I'm doing a new thread for this article because I want people in the Forum to be aware of it. I do not always like Laura Miller at Salon.com when it comes to opinion pieces. However, this publishing article of hers I strongly suggest that everybody here read, all the way through, whether you are writing childrens/YA or not, whether you have any interest in The Hunger Games or not. Because it's going to explain some things to you about fiction publishing and why it works through weird methods. It will explain the chain of reserves of children's publishing through libraries and schools, but there are also exact parallels and factors in adult publishing. The early readers word of mouth is just through different, less numerous channels.
In particular, these quotes:
But before you get into that, it’s essential to grasp the central, maddening paradox that confronts all book marketers, from venerable New York publishing houses to tiny independent presses: The only thing that reliably sells books is word of mouth, preferably a personal recommendation from a trusted friend. The one successful mass-market book-promoting phenomenon of our time, the Oprah Book Club, was just that — an endorsement from someone with the very rare gift of convincing millions of people that they know her really well.
Advertising and reviews and flogging on Facebook or Twitter don’t help much unless the author already has a large following. A book demands more time and energy from its consumers than a movie or a song, and readers increasingly require a chorus of endorsements before they’re willing to try something new....Many of the most arcane practices of the publishing industry are methods for working around this dilemma.Sales representatives like Nikki Mutch, who gave Chittenden her copy of the manuscript for “The Hunger Games,” are a key conduit between publisher and bookseller, the crucial node where, if all goes well, in-house enthusiasm translates into real-world buzz. The title “sales rep,” with its Willy-Lomanesque connotations of briefcase-toting drudgery, doesn’t convey the persuasive mojo these men and women can wield; their credibility, if they use it wisely, can be immense. .....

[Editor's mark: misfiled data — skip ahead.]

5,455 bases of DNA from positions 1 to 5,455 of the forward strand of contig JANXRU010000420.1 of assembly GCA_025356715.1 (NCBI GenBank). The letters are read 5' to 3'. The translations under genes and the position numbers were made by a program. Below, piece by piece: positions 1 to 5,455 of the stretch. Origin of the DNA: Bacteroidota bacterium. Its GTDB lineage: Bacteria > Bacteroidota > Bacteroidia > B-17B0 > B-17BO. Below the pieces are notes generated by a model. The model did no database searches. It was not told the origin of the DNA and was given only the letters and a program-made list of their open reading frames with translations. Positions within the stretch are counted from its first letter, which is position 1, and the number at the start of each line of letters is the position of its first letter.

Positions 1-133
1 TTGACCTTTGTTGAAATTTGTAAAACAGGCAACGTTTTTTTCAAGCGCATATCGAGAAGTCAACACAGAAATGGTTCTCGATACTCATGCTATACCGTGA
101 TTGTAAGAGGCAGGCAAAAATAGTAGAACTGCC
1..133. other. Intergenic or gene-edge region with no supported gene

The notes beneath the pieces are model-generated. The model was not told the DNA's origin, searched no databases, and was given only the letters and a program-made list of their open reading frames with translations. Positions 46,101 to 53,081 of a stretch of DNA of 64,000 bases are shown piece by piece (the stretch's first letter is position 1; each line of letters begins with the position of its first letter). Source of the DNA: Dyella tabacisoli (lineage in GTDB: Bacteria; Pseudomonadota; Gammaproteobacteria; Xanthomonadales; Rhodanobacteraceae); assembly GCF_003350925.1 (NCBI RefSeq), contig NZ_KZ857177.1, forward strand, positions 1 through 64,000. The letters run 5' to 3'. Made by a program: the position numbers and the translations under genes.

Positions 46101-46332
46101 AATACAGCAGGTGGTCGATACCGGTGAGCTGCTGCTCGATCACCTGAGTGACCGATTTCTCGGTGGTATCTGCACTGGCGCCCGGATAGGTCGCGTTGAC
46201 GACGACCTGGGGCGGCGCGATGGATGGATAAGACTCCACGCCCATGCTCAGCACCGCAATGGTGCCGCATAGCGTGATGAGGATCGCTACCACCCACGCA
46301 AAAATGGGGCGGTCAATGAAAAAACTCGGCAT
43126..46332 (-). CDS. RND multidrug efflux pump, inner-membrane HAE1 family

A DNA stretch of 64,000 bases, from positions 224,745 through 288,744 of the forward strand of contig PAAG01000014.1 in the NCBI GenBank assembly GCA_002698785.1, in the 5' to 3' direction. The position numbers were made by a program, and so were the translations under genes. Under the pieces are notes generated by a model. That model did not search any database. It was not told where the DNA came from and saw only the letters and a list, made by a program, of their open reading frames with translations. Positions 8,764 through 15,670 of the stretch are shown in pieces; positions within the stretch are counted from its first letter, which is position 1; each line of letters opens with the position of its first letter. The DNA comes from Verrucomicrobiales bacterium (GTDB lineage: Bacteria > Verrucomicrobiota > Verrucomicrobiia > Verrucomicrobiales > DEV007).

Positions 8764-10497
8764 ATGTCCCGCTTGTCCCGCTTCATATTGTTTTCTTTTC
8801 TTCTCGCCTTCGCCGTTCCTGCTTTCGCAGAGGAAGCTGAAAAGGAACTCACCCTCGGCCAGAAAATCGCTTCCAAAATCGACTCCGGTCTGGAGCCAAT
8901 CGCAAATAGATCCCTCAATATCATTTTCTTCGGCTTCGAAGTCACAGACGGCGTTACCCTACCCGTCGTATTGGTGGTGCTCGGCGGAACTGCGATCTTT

“We got it in the hands of the right people. That’s what publishers do,” she said. “You’re leveraging one thing to build the next thing. You need the enthusiasm internally to convince that first layer of gatekeepers. Once you have the kudos of those people, you can get these people, and so on.” “The viral world changes monthly,” said Scholastic’s Coun, “so our marketing has to change along with it. Still, the traditional thing — you read the book and it’s a great book — is what’s going to sell it the most.”The article is factual, accurate and will give you a better idea of how these weird things work, in my opinion.By now you’ve probably noticed that two prominent elements of the book-publishing landscape — Amazon and ebooks — have yet to crop up in this story.